Members of the influential Public Accounts Committee have criticised the Department for Work and Pensions and Nest for failing to explain how the scheme will pay back its multi-million pound loan.
In a report published today on automatic enrolment, MPs say they are “concerned that neither the Department nor Nest could provide a credible estimate of the time needed to repay the loan or for Nest to become self sufficient”.
MPs questioned both organisations following a National Audit Office report published in November which said Nest needed assets of around £20bn to be self-sufficient from its loan, currently £387m.
Nest assets stand at around £620m.
The reports says: “Nest does not know when it will pay back its loan, or how much this will eventually cost the taxpayer.”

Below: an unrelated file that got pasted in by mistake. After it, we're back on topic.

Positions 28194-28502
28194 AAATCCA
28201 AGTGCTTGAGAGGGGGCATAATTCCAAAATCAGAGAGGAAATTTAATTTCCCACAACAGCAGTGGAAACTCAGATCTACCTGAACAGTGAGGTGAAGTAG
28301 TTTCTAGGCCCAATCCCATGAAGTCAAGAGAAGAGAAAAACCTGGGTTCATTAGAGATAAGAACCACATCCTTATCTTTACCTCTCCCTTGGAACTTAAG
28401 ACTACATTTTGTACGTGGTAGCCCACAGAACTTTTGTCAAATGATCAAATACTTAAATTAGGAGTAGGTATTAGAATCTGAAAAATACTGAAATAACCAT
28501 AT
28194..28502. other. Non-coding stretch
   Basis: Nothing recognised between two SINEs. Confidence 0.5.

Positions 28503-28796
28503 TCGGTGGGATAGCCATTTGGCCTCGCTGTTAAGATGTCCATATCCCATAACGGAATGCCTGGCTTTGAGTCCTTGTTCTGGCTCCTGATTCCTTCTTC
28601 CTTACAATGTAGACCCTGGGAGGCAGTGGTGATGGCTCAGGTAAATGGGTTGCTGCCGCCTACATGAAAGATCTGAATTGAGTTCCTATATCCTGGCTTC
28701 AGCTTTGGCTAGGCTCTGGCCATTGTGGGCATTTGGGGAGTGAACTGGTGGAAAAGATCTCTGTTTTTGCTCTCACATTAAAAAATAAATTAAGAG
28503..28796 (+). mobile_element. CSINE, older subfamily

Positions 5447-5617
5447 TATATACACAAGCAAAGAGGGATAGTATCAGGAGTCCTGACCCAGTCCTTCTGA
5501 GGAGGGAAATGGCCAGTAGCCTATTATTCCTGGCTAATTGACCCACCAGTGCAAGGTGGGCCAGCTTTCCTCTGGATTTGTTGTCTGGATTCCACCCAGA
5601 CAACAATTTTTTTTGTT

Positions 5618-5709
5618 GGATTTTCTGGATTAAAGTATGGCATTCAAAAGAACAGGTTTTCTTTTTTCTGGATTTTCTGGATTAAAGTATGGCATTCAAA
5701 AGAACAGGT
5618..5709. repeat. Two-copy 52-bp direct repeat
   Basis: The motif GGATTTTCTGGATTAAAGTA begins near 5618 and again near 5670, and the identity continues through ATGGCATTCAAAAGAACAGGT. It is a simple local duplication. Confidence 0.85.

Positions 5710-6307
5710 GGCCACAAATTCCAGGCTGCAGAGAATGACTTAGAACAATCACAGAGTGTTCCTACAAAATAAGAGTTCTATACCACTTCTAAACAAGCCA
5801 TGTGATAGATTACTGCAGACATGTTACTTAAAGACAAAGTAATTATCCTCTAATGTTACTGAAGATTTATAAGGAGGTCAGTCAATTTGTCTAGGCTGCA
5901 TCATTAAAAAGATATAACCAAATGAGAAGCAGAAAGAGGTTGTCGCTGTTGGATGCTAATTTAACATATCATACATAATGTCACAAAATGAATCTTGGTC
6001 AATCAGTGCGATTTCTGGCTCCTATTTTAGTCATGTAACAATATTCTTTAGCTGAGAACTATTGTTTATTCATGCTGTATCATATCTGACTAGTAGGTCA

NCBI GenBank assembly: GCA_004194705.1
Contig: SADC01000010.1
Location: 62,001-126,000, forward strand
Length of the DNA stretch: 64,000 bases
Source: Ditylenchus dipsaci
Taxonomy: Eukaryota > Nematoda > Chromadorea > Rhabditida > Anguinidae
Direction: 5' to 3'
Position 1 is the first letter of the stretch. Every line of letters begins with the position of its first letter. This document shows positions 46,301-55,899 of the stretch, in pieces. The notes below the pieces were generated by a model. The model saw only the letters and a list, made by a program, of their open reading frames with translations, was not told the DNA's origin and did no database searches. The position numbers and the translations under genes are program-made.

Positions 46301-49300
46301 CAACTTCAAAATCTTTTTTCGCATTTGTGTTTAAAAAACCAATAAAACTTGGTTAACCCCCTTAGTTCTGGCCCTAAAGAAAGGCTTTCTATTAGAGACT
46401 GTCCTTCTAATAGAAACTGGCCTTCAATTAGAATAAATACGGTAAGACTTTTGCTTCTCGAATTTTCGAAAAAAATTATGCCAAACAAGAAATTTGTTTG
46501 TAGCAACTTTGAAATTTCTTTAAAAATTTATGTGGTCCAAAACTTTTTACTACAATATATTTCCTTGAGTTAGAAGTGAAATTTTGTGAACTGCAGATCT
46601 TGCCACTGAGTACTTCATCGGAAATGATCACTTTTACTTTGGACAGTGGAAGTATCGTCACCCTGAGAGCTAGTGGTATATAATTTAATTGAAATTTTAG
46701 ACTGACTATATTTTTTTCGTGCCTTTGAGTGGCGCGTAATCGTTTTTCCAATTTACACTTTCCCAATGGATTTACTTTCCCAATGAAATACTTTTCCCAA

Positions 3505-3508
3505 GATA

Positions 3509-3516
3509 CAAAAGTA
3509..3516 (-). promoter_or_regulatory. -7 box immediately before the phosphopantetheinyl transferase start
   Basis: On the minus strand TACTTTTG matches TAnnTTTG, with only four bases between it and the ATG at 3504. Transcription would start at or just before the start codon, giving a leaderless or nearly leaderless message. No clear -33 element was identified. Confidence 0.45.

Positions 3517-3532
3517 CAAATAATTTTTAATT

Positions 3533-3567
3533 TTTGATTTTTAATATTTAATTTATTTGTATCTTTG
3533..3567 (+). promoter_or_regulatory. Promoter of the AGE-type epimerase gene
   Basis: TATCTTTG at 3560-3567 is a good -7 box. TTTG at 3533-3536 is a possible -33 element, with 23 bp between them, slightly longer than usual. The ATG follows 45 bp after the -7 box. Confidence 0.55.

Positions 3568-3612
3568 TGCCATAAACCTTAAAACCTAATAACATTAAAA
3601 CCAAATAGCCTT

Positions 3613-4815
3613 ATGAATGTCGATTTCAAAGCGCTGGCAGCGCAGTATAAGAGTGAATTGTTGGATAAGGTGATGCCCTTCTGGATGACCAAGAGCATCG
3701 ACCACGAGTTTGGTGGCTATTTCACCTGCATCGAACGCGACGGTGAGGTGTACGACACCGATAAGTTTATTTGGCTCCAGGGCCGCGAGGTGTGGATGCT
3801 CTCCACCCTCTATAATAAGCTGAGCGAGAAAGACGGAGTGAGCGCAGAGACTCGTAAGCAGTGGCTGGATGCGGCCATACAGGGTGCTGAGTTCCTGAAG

It adds: “The Department has developed a complicated model in which Nest’s role and revenues will depend on how the wider market develops and the success of other providers. Given these uncertainties the Department and Nest were unable to give the Committee any indication of when Nest would become self-sustaining.”
The committee noted new plans to delay a rise in minimum contribution rates would further delay Nest paying back the loan.
It will ask the DWP to report back on Nest’s progress in repaying the loan in a year’s time.
Nest executive director of strategy Will Sandbrook says: “We are confident, as is the DWP, that the loan will be repaid in full and NEST will be delivered at nil cost to the taxpayer.”
The PAC report also raises concerns over the burden auto-enrolment places on small employers. It calls on the DWP to develop online tools to help firms with fewer resources comply with the regulations.
In addition, MPs say the Government needs to make the charge cap and disclosure requirements cover “all relevant costs to customers”. The 0.75 per cent charge on defaut funds does not currently cover charges such as transaction costs.